I wish to have a BrailleNote computer and printer

Arianna

16

nervous system disorder

Arianna wished to have a BrailleNote computer and braille printer so she could be more independent.

Hope is the Answer

Arianna loves to know the answers. 

She is the first kid in her class at the Arizona State Schools for The Deaf and The Blind to volunteer to look things up as a teacher’s assistant. She is constantly asking her parents to find things for her online and she loves to read, researching every word she doesn’t understand with the dictionary. 

Her wish to have a BrailleNote Touch computer and printer was her perfect answer. 

“We have BrailleNote computers at my school and I love to use it,” said Arianna, 16, when asked how she decided on her wish. “It works the same as a computer but I can read the braille under the keyboard so I can read books, play games, look things up and do it all on my own.”

On her own is a big thing for Arianna, who has been blind since the age of 2. In addition to dealing with everything that comes with her blindness, Arianna also has to deal with the seizures caused by her nervous system disorder. She must rely on doctors, nurses, her parents and everyone around her to keep her healthy and safe. She hopes the BrailleNote will enable her to return to doing more things independently.

Arianna wished for a BrailleNote and braille printer so she could be more independent.
Arianna wished to have a BrailleNote computer and printer to change her life and allow her to be more independent. 

“Now that I have a BrailleNote of my own, I can read what I want and find new things on the Internet or even contact my best friend from school by email,” said Arianna. “Plus, I can print things out that I need online or create pictures that I can print and feel! Thanks to my new printer, I won't have to bother the kind Mr. Fred at school to print them for me or wait to return to school to get them printed. My BrailleNote also allows me to set my own alarms and it lets me download apps that give me notifications that I need and want.”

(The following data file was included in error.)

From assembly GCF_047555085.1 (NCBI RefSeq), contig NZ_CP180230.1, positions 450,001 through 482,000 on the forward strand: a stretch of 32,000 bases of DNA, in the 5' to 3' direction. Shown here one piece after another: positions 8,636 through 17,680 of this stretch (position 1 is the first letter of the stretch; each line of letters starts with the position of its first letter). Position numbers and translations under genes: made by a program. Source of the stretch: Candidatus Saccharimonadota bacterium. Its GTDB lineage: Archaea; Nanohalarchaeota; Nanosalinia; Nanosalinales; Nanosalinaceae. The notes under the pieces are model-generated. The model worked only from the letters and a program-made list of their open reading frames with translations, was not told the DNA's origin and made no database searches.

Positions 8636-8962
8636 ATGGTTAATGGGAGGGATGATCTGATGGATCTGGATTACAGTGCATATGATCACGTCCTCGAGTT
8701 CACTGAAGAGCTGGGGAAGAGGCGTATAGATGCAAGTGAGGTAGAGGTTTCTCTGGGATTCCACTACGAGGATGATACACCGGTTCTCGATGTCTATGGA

“When I found out my wish was coming true, I started crying because it was so awesome,” Arianna continued. “And when they surprised me that it was there already – it was even better!”

The surprise was arranged by Arianna’s wish granters, Brian and Cindy, with help from her parents and the Arizona Foundation for Blind Children. The foundation crafted a letter in braille that shared that Arianna’s wish was to be granted. And while she was reading the letter, her mother, Maricela, deposited the computer right in her lap.

“This wish came at just the right time,” said Maricela. “Arianna had been in the hospital multiple times and they were having a hard time finding the right medications to help control her seizures. She had just been told she and her classmates weren’t returning to school due to COVID and she didn’t get to say goodbye because she was in the hospital. 

“When we received the call from Arianna's wish granter volunteers that she was approved, we were so grateful and so excited to give her something happy to focus on during everything. We feel so blessed to have been able to receive such a wonderful gift for our daughter. She has been through so much, Make-A-Wish Arizona truly gives the meaning to how beautiful people can be to each other.”

Now, Arianna is using that focus to find new answers and try new things on her BrailleNote. 

“I am teaching myself new commands and using it every day,” said Arianna. “It connects me to everything I want to know and all the people I want to talk to and let’s me be more and more independent. I love it.”